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Pandemic worsens staffing issues at children’s advocacy center


The Rainbow House, a local 24-hour children's shelter and advocacy center, has struggled for months with not enough staff to serve the children it helps.

Rainbow House is a safe place for at-risk youth in the Mid-Missouri area.

Melissa Faurot, executive director at Rainbow House, said without the current staff, they are unable to help all children in need.

"Historically we've always battled with staff issues in the emergency shelter but it did get significantly worse since the pandemic," Faurot said.

The facility must have two staff in the building at all times and currently has around 15 staff on board, four of which they hired throughout this month. But Faurot says they need around 25-30 people.

"We have the child advocacy center where children come for forensic interviews, we have the children's emergency shelter where we house children transitioning through the foster care system or whose parents are in crisis," Faurot.

Rainbow House helps children from birth to 17-years-old and serves 11 Mid-Missouri counties. At last check, the child advocacy center conducted more than 400 interviews in a year, and the emergency shelter can serve 18 children at a time.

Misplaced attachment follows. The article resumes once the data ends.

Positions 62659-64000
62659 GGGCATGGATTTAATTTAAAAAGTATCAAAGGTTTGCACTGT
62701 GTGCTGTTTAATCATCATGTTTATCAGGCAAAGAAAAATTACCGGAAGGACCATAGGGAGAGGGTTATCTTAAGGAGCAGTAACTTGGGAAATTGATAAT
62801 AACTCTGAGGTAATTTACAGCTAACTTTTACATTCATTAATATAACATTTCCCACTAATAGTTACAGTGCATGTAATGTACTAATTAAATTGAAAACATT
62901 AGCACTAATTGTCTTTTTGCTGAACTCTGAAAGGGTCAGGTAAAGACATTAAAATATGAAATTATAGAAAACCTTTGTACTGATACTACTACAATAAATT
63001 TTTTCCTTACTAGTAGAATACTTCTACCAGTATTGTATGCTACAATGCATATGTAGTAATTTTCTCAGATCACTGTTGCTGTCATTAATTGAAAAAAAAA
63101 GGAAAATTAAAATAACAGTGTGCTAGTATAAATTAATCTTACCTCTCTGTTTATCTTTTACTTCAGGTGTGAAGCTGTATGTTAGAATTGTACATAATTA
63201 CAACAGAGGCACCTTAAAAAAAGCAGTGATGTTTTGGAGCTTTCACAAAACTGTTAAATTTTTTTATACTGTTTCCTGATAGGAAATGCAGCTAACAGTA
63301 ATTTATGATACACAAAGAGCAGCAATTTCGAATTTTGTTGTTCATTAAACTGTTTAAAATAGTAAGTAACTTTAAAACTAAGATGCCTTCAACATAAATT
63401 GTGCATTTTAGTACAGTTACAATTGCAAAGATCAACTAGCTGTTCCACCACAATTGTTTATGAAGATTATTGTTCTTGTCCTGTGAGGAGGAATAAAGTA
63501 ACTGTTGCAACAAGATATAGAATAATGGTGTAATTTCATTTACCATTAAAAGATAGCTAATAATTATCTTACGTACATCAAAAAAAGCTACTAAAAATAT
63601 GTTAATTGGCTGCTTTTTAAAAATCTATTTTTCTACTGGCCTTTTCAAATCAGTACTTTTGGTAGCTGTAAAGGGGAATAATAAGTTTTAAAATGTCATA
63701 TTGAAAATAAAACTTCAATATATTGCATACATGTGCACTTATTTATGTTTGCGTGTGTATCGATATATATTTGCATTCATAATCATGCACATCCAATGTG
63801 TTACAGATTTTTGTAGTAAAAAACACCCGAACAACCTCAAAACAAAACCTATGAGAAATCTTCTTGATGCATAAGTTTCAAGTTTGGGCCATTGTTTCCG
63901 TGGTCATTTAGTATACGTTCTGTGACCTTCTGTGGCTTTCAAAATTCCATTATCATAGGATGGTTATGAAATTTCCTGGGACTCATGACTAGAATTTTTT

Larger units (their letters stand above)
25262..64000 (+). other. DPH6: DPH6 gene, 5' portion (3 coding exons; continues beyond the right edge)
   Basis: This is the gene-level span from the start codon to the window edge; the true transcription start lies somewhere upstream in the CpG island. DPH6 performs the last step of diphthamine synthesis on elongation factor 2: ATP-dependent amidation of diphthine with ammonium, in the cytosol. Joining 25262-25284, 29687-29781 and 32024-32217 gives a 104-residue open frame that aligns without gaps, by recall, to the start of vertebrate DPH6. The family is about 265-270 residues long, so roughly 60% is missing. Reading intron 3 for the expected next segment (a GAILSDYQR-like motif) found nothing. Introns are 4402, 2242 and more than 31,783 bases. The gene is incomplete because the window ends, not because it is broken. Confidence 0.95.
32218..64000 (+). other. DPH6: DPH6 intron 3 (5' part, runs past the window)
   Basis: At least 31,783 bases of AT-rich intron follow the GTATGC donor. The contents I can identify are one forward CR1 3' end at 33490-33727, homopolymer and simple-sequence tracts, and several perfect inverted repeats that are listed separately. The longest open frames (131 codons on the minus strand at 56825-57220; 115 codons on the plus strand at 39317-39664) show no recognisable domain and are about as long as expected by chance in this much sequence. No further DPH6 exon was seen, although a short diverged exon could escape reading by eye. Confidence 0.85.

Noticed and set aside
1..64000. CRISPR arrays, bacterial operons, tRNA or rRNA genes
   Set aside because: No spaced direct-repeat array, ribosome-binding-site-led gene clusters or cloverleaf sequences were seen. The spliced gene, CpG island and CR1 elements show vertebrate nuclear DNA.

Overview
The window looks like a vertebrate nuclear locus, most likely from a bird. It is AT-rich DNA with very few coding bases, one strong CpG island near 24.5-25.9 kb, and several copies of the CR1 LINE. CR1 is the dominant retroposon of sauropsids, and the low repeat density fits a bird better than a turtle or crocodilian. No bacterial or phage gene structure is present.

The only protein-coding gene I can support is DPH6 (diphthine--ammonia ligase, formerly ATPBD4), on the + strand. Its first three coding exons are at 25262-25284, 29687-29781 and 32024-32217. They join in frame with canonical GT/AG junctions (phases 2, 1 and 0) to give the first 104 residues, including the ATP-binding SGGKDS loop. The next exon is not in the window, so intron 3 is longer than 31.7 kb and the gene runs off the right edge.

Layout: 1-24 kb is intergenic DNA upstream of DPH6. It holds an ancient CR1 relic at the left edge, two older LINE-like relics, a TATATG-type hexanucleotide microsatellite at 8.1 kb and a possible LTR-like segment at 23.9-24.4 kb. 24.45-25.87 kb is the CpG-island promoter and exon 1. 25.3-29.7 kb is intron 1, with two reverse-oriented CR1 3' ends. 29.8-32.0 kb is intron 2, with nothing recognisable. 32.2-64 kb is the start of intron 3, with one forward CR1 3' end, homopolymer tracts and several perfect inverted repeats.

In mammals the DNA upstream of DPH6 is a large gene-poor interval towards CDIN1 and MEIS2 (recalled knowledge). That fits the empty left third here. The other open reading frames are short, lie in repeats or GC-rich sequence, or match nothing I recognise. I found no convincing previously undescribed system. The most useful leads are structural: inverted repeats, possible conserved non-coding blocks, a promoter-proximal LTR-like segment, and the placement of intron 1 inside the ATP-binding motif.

Faurot says the extensive but necessary hiring process makes hiring new staff harder.

"The hiring process can take quite some time and often what we see is while we are trying to get things finished people find other positions, so it can be an obstacle for us but it's necessary to ensure the safety and security of the kiddos," Faurot said.

The staffing shortage put a lot of demand on the current staff, many had to work overtime.

"Anytime we have to turn children away because we can't provide enough staff to keep the doors open, that's one less child that we are keeping safe," Faurot said.

Rainbow house is looking to hire full-time and part-time positions. It's hiring for youth specialists and the shelter director position. Prior experience is preferred but not necessary.

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Leila Mitchell

Leila is a Penn State graduate who started with KMIZ in March 2021. She studied journalism and criminal justice in college.


1 Comment

  1. The average age of death from the virus has been nearly identical to the average life span. Potential employees did no die from it. The staffing shortage is not caused by any pandemic, it’s caused by the insane reaction to it, and the economic, social, and mental health destruction it caused.

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